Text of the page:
A Returner’s Magic Should Be Special – Episode 1

By: Chiaki Hirai October 8, 20230 Comments
A man with scars and green hair holds out his hands to cast a spell as he bathes in light

Content Warning: Mass death, classism, rote fantasy tropes

What’s it about? At the end of a phyrric war in The Shadow World, only six warriors survived. More than 150 million fought and died trying to defeat the dark and evil dragon, Boromir Napolitan (that’s actually his name) and 99 percent of the world’s mages are dead. Desir Herrman contemplates his next steps in life after a ten year war that cost him everything he has ever held dear when he realizes Napolitan isn’t quite vanquished yet. The six heroes perish in an explosion of mana as the dead dragon’s heart ignites. Desir suddenly finds himself 13 years in the past, back as a freshman at Hebrion Academy.

Returner’s Magic wants to be very serious about slaying a great evil dragon with swords and magic. Our heroes would look great in the most generic knockoff copy of Dragon Quest. There’s Rafaello, the shield boy who protecs! Priestess girl, she’s here to pray! Noble magic man, he wears glasses! Warrior guy, can’t actually talk in full sentences, has an axe! 

Combining their powers, they manage to strike down Boromir Napolitan (again, that’s really his name), and now that the dust is settling they are talking about their next steps to bury their dead, memorialize and pray for them. Desir has lost his lover and is overcome with hollowness knowing there’s nobody and nothing waiting for him. Characters talk about rebuilding the League of Western Kingdoms and the mages at the Magic Tower.

A blonde woman who is a knight, a middle aged mage man, a young looking pink priestess, a gruff warrior guy, a shield guy
Yup, that’s some heroes alright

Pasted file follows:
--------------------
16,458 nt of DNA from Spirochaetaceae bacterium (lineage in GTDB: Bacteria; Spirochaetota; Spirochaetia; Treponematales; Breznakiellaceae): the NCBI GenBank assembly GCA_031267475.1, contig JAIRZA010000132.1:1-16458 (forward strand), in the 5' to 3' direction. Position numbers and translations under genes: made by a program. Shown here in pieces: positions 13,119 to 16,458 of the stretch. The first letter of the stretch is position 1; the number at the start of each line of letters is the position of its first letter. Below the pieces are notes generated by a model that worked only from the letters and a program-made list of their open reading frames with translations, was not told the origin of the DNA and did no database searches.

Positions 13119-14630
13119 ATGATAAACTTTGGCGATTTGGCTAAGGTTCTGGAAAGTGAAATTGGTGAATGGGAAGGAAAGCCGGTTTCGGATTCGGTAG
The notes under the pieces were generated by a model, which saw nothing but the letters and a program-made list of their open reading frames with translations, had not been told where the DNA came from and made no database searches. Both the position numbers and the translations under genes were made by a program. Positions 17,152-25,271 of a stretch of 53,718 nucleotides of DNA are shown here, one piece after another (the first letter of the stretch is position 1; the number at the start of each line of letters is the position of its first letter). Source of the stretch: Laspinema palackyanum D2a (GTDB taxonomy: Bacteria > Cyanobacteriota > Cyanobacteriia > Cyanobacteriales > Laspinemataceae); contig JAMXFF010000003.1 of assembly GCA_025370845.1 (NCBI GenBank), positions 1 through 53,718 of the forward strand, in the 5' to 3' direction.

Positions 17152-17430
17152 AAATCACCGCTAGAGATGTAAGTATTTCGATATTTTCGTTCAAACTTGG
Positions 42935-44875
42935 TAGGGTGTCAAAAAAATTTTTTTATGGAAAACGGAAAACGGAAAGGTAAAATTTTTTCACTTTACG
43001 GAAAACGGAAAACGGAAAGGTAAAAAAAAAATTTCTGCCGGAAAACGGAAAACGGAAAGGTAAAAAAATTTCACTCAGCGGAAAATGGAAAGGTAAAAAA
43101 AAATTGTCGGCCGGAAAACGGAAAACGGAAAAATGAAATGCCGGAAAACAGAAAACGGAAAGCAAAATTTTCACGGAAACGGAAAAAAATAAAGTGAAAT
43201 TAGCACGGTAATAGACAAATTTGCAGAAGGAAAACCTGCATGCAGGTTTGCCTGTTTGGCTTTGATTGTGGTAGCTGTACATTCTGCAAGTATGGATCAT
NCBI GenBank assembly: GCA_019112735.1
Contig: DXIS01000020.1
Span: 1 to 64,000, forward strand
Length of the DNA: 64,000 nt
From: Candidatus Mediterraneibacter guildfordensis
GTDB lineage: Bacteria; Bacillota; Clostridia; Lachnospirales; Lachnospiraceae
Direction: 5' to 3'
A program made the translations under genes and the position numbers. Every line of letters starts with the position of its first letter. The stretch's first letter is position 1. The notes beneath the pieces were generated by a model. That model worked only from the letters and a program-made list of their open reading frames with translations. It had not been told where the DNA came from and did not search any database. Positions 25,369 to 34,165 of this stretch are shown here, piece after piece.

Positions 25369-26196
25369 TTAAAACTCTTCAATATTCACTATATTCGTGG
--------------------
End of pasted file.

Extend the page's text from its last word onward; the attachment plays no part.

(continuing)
None of this means anything to me. 

All I need to know is that Boromir Napolitan (I really will have to emphasize, that’s really his name) was in the shadow realm, and he needed to be beat up or the whole world was going to be overtaken by some kind of miasma. All the kingdom names, all the heartstring-tugging nods to lost comrades-at-arms and lovers, all of it comes off sounding trite and stereotypical as we spend the first half of a cold open acting like any of this stuff matters to anyone.

It’s like watching one of those really fake epic movies in a show like “Titanic in Space,” but it’s actually the show.

Desir, a scarred young man looking dejected: This hellscape has taken too much from us.
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And then halfway through, we get to the gist of it. Desir gets thrown back in time to the first day of school so that he can relive the next 13 years knowing the horrifying war that’s coming, and I’m guessing he’s now going to save all the people he cares about using what he now knows (primarily the big fact that Boromir Napoli—goddamn, that’s really his name—tan will literally explode and kill everyone when he dies).

The animation quality is… serviceable. There’s a bad 3D CGI dragon, which might be warning for what’s to come in terms of monster design, and many of the shots have a sparkle filter to spice up the framing. It’s fine.

Nothing is falling apart, but that’s mostly because the showrunners were able to recycle some cuts three or four times, which either points to them really wanting to emphasize Desir’s girlfriend is dead or that this wife guy really has nothing much else going for him aside from that.

A close up of Desir looking determined: I won't let that tragedy repeat itself.
Dear reader, save yourself. Don’t be like me. Watching something else.

Far as narrative issues go, Desir being a commoner in a world where nobles are given preferential treatment makes this story about classism, but will it actually say something? The classism angle can just as likely be just a convenient ploy to make sure Desir can’t just stand up at school and yell “Nobody panic, I’m from the future,” and gives him a measure of scrappiness in his fight for survival.

More than likely, the ingrained power structures are more likely going to be a convenient contrivance to the story more than anything. Give this show a few episodes and he’ll probably have mostly won over his classmates, including his noble-born girlfriend to be, with his unflappable charm of main character energy.

A blue haired noble ass hole seen from below: Man, you're a commoner?!
Man, you’re a snobby aristocrat rival/villain in an anime?!

The premise and characters are so melodramatic and rote, I can’t really say any of this is riveting entertainment. But hey, at least Desir isn’t reborn from modern day Japan or something. That would otherwise check off all the boxes.

I guess if you’re really, really wanting a high fantasy story about magic and swords that isn’t about some dude from Japan explaining why curry rice is miracle food or something, you could watch this, or you can have good taste and go watch something better.

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